Disappearing bytes: Reverse engineering the MS Office RTF parser

Microsoft Office was a prime target for attacks in 2017. As well as the large number of vulnerabilities discovered and proof-of-concept exploits published, malware authors felt it necessary to prevent detection of ‘one-day’ and ‘old-day’ exploits by antivirus software. It also became clear that using RTF parsing features and peculiarities are no longer enough to effectively evade detection. Along with the rise of MS Office exploitation, when RTF is used as a container for an exploit, we encountered lots of samples that were ‘exploiting’ the implementation of Microsoft Word’s RTF parser to confuse all other third-party RTF parsers, including those used in AV software.
To achieve parsing exactly like that in MS Office, we needed to reverse-engineer it.
I decided to look first at MS Office 2010, because when it comes to parsing it’s better to look at an older implementation. I then compared my findings with those found in newer versions.
An RTF parser comprises a state machine with 37 states, 22 of which are unique:

We’ll look at the most significant states and those that have an influence on the parsing of objdata, a destination control word that contains the object data. Microsoft OLE links, Microsoft OLE embedded objects, and Macintosh Edition Manager subscriber objects are represented in RTF as objects. These states are:

enum
{
       PARSER_BEGIN = 0,
       PARSER_CHECK_CONTROL_WORD = 2,
       PARSER_PARSE_CONTROL_WORD = 3,
       PARSER_PARSE_CONTROL_WORD_NUM_PARAMETER = 4,
       PARSER_PARSE_HEX_DATA = 5,
       PARSER_PARSE_HEX_NUM_MSB = 7,
       PARSER_PARSE_HEX_NUM_LSB = 8,
       PARSER_PROCESS_CMD = 0xE,
       PARSER_END_GROUP = 0x10,
       // …
};

Microsoft Office is shipped without debug symbols, meaning it wasn’t possible to recover the original state names. However, I believe I’ve chosen suitable names according to their underlying functionality.
The first state executed on an opened RTF file is PARSER_BEGIN. In most cases, it’s also executed after processing a control word. The main goal of this state is to determine the next state according to encountered char, destination, and other values stored in the ‘this’ structure and set by control word processors. By default the next state is PARSER_CHECK_CONTROL_WORD.

case PARSER_BEGIN:
 
        // … – checks that we dont need
 
        while (data.pos != data.end)
        {
                byte = *(uint8_t*)data.pos;
 
                data.pos++;
 
                if (this->bin_size > 0)
                {
                        goto unexpected_char;
                }
 
                // …
 
                if (byte == 9)
                {
                        // …
 
                        continue;
                }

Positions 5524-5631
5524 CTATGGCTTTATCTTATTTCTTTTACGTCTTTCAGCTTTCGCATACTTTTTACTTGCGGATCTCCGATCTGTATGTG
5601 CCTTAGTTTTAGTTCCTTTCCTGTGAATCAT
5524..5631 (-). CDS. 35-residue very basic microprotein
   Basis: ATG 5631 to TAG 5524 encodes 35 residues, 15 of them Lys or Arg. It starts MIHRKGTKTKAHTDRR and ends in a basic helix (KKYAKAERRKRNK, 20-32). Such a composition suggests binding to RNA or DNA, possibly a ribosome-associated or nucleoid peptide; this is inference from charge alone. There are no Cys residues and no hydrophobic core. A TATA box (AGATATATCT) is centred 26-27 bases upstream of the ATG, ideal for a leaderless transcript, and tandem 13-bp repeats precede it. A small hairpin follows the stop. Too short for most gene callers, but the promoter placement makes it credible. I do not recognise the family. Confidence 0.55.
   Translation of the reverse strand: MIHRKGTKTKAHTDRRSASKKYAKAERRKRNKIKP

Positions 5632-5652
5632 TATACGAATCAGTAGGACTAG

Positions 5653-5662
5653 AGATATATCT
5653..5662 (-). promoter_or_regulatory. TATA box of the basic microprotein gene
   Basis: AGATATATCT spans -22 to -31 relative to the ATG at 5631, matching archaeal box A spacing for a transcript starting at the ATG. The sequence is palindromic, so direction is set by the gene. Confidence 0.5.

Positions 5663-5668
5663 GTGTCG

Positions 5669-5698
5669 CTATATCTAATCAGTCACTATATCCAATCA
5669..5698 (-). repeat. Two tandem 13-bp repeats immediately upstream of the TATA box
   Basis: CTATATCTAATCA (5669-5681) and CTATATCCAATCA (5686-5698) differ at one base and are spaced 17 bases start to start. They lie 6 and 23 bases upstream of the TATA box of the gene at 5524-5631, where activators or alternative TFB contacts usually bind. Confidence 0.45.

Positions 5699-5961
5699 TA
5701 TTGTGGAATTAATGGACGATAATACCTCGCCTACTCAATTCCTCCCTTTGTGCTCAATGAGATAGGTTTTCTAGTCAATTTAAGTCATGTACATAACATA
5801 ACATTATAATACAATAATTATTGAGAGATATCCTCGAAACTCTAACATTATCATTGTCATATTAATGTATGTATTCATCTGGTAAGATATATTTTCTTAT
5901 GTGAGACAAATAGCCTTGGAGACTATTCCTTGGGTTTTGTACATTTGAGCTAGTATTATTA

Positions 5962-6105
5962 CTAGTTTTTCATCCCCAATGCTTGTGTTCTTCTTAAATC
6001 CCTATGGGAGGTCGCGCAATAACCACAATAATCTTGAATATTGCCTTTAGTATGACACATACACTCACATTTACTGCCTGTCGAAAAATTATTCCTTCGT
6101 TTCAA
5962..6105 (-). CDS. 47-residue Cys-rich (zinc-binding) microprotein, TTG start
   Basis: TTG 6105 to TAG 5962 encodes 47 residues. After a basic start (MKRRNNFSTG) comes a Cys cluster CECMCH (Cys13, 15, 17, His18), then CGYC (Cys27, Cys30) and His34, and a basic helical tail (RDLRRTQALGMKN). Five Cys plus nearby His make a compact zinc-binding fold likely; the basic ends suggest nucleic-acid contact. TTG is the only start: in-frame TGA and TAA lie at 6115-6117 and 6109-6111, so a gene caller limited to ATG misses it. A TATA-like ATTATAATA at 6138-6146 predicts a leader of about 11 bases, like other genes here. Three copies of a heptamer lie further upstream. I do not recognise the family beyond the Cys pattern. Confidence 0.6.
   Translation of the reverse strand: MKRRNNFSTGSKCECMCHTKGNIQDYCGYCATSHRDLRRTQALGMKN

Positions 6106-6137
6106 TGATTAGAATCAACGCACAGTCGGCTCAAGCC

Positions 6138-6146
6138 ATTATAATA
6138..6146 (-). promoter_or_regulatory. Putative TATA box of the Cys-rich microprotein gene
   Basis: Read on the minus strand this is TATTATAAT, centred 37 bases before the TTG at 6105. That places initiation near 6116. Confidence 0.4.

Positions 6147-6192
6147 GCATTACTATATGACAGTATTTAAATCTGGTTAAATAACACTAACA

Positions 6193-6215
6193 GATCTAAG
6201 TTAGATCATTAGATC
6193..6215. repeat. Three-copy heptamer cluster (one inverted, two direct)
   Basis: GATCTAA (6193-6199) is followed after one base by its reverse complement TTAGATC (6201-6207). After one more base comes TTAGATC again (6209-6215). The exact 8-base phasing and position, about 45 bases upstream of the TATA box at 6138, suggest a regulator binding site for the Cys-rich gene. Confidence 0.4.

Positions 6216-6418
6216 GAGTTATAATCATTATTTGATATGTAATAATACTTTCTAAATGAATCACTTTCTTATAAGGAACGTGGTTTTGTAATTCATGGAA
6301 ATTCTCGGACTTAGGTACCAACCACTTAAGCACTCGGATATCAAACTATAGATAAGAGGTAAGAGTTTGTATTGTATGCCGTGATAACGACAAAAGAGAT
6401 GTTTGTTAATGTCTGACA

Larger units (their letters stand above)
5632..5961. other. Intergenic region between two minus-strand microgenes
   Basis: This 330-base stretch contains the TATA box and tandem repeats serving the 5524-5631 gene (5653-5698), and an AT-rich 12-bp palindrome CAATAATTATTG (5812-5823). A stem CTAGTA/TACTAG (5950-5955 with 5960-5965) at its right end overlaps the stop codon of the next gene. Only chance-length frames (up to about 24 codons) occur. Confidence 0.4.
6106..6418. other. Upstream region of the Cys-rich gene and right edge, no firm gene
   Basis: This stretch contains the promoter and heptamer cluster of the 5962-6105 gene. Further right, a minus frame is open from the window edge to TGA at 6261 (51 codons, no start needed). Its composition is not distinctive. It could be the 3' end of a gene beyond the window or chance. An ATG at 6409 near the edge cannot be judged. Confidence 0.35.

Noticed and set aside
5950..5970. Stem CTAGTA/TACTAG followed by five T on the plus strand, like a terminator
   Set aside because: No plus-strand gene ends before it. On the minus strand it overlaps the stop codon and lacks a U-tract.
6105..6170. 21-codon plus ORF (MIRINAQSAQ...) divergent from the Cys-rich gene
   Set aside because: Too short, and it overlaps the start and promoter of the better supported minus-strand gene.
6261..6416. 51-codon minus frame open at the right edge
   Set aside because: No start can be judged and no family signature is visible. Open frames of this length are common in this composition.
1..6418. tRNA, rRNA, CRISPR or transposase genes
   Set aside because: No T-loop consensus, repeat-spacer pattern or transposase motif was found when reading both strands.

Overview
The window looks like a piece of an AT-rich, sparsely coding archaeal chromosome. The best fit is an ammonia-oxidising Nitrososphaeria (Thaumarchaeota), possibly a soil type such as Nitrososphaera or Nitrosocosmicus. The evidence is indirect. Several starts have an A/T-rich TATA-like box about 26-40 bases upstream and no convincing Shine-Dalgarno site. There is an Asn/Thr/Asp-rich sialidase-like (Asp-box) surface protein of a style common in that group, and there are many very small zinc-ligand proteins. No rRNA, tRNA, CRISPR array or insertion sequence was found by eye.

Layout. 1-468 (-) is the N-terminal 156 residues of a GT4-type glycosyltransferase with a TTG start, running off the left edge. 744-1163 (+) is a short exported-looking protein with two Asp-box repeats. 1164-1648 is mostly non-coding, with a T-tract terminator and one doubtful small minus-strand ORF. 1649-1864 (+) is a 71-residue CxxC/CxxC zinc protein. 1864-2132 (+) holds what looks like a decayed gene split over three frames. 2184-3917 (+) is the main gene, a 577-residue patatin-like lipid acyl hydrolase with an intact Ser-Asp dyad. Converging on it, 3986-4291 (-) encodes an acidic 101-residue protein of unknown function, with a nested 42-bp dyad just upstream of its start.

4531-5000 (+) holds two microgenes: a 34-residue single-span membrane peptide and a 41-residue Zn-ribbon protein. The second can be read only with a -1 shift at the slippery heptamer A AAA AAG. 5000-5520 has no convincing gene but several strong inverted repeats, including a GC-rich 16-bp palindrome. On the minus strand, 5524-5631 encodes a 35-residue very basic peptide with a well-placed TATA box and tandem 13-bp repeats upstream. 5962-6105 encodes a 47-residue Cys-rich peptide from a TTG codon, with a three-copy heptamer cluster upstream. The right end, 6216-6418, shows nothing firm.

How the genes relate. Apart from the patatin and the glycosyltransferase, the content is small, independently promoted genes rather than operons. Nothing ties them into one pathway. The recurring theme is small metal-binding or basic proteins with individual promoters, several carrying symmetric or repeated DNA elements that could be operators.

if (byte == 0xA || byte == 0xD)
                {
                        // …
 
                        break;
                }
 
                if (byte == ‘\’)
                {
                        uint8_t byte1 = *(uint8_t*)data.pos;
 
                        if (byte1 == ‘”)
                        {
                               if (this->destination == listname ||
                                       this->destination == fonttbl ||
                                       this->destination == revtbl ||
                                       this->destination == falt ||
                                       this->destination == leveltext ||
                                       this->destination == levelnumbers ||
                                       this->destination == liststylename ||
                                       this->destination == protusertbl ||
                                       this->destination == lsdlockedexcept)
                                       goto unexpected_char;
 
                               state = PARSER_CHECK_CONTROL_WORD;
 
                               // …
 
                               break;
                        }
 
                        if (byte1 == ‘u’)
                        {
                               // …
 
                               break;
                        }
 
                        state = PARSER_CHECK_CONTROL_WORD;
 
                        // …
 
                        break;
                }
 
                if (byte == ‘{‘)
                {
                        create_new_group();
 
                        // …
 
                        break;
                }
 
                if (byte == ‘}’)
                {
                        state = PARSER_END_GROUP;
                        break;
                }
 
        unexpected_char:
                // it will set next state depending on destination / or go to unexpected_cmd to do more checks and magic
 
                // …
 
                if (this->destination == pict ||
                        this->destination == objdata ||
                        this->destination == objalias ||
                        this->destination == objsect ||
                        this->destination == datafield ||
                        this->destination == fontemb ||
                        this->destination == svb ||
                        this->destination == macro ||
                        this->destination == tci ||
                        this->destination == datastore ||
                        this->destination == mmconnectstrdata ||